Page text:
Pubs can reopen outdoors from 26 April with restrictions but cannot serve alcohol indoors until 17 May, First Minister Nicola Sturgeon announced.
While this was good news for venues able to serve people outdoors, for many operators the news was “yet another bitter blow,” according to the Scottish Licensed Trade Association (SLTA)’s Colin Wilkinson.
Many operators would be "bitterly disappointed" as reopening would be unviable for the majority of businesses, Wilkinson said.
Pubs will be able to operate until 10.30pm indoors and serve alcohol, with a curfew of 10pm for outdoor trade, from 17 May, with trade bodies welcoming the clarity.
Hospitality businesses can receive a restart grant of up to £19,500, in addition to additional payments under the Strategic Business Framework Fund, Sturgeon outlined.
But with restrictions set to continue into the summer, businesses will still be worried about rising debt, Wilkinson said.
Scottish Hospitality Group spokesperson Stephen Montgomery said it was “impossible to get excited about this partial and gradual reopening” and lambasted alcohol and curfew limits.
Government urged to reconsider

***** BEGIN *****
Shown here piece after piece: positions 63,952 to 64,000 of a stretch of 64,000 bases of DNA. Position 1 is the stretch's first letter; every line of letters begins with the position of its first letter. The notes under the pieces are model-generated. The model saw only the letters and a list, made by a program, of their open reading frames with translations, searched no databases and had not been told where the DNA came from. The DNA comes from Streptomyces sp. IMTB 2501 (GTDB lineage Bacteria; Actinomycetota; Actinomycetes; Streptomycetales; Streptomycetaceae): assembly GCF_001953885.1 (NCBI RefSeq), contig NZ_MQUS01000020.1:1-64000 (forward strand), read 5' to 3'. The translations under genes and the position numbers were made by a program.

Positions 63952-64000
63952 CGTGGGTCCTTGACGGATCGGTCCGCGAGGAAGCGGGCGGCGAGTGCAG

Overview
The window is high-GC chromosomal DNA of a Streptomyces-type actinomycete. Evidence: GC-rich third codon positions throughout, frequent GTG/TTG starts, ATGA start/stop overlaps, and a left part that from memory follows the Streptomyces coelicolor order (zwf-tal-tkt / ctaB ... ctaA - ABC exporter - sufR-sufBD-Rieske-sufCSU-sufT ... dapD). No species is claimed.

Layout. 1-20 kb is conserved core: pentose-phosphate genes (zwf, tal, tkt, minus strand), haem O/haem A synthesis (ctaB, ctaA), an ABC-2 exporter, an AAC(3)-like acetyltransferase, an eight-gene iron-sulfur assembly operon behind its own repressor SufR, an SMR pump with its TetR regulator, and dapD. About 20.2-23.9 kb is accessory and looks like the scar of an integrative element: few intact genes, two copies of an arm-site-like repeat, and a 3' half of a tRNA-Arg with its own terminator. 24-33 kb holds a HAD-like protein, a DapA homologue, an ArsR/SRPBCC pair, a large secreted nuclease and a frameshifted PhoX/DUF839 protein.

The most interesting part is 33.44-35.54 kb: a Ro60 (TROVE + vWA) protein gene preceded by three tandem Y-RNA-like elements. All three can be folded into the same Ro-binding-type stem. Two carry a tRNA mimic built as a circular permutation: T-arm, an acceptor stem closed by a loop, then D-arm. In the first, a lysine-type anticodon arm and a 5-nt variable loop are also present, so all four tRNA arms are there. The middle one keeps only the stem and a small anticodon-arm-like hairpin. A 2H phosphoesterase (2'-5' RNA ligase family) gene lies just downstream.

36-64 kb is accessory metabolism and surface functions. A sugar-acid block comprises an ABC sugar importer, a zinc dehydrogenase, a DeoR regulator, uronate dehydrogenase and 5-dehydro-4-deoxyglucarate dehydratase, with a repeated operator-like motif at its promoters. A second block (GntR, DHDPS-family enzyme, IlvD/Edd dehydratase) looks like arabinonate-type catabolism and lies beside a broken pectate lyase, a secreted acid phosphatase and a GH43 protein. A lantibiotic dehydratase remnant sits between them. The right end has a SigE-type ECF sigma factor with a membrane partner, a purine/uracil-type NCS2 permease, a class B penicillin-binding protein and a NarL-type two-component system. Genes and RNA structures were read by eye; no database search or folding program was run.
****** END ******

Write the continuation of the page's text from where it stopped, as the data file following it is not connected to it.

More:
He added: “On both issues the industry has put forward practical, realistic and sensible proposals that balance economic and public health interests. We urge the government to review its stance on alcohol and the arbitrary curfews it is imposing.”
Heavy restrictions on the night time economy has previously led to the police having to break up many house parties, Montgomery added.
The Scottish Government has also been urged to confirm a date all restrictions can be removed.
Emma McClarkin, chief executive of the Scottish Beer & Pub Association, explained: “The recovery period doesn’t fully begin until all restrictions have been removed, particular for wet pubs and late-night venues.”
From 26 April, pubs can serve groups of up to six people from up to three households until 10pm. There will be no requirement to serve food with alcohol.
There will also be a "limited" reopening of indoor service, with just food and non-alcoholic drinks allowed.
When it comes to indoor trading, venues can serve groups of four from no more than two households until 8pm and must take contact details from customers.
Indoor hospitality can “return to greater normality” from 17 May, with alcohol served indoors and “more normal opening hours,” Sturgeon said.
This will involve an indoor closing time of 10.30pm with a two-hour dwell time and a 10pm outdoor curfew.
Up to four people from two households will be allowed to socialise indoors from Monday 17 May.